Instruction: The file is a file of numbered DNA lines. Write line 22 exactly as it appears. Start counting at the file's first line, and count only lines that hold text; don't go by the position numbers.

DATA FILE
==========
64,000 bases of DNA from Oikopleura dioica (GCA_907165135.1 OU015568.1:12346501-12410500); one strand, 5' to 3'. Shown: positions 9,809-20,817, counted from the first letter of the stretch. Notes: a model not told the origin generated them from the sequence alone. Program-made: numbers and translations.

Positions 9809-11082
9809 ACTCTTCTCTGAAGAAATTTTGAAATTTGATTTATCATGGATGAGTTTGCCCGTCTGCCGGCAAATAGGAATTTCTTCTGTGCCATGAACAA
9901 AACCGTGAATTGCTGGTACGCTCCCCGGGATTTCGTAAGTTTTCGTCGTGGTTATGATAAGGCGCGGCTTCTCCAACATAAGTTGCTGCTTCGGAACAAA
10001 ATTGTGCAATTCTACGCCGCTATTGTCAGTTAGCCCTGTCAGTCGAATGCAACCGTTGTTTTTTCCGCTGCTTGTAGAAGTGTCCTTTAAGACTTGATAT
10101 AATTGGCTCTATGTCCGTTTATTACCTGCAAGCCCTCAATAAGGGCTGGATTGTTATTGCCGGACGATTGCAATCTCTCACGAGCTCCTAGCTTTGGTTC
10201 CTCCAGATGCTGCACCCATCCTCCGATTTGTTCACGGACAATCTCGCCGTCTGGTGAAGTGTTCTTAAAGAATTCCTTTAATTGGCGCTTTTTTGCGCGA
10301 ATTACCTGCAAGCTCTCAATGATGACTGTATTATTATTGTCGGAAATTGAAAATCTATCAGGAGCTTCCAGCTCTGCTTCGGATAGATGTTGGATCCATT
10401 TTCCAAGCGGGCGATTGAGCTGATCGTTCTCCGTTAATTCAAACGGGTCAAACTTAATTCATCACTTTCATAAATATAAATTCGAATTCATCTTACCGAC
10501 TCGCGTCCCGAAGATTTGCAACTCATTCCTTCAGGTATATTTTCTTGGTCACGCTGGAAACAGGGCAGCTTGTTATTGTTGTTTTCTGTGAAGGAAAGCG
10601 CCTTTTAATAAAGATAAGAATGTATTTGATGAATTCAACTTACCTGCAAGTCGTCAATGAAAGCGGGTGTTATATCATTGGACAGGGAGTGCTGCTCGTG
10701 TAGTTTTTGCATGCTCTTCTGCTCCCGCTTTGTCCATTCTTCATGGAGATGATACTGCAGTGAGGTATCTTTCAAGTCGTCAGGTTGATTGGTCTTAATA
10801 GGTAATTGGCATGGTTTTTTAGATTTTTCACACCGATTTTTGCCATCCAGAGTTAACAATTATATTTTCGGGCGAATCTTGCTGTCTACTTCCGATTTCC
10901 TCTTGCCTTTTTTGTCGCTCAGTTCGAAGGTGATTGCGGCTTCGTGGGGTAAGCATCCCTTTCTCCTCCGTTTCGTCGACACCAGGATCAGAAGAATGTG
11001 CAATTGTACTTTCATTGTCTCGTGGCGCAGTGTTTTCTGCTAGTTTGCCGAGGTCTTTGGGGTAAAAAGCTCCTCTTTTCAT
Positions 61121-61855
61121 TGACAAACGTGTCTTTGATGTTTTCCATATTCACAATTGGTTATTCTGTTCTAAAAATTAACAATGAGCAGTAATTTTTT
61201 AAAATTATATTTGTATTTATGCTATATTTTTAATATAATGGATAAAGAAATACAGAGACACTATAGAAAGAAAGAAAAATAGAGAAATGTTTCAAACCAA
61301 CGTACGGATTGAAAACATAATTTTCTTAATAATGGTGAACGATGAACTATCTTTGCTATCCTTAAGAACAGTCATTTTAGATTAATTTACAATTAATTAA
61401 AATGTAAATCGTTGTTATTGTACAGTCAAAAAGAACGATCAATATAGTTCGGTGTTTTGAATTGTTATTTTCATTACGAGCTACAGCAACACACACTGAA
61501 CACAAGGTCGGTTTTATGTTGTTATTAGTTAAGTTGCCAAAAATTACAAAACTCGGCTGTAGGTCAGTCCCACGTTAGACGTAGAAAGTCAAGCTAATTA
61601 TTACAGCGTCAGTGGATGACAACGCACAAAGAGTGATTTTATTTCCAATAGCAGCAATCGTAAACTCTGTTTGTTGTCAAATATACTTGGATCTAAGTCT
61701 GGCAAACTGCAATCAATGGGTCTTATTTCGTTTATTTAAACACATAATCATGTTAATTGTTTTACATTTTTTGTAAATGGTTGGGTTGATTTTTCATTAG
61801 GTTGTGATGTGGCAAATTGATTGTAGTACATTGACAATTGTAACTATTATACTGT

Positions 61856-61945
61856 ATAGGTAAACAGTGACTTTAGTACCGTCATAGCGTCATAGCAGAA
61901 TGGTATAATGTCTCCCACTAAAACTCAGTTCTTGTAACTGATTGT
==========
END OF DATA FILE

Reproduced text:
61601 TTACAGCGTCAGTGGATGACAACGCACAAAGAGTGATTTTATTTCCAATAGCAGCAATCGTAAACTCTGTTTGTTGTCAAATATACTTGGATCTAAGTCT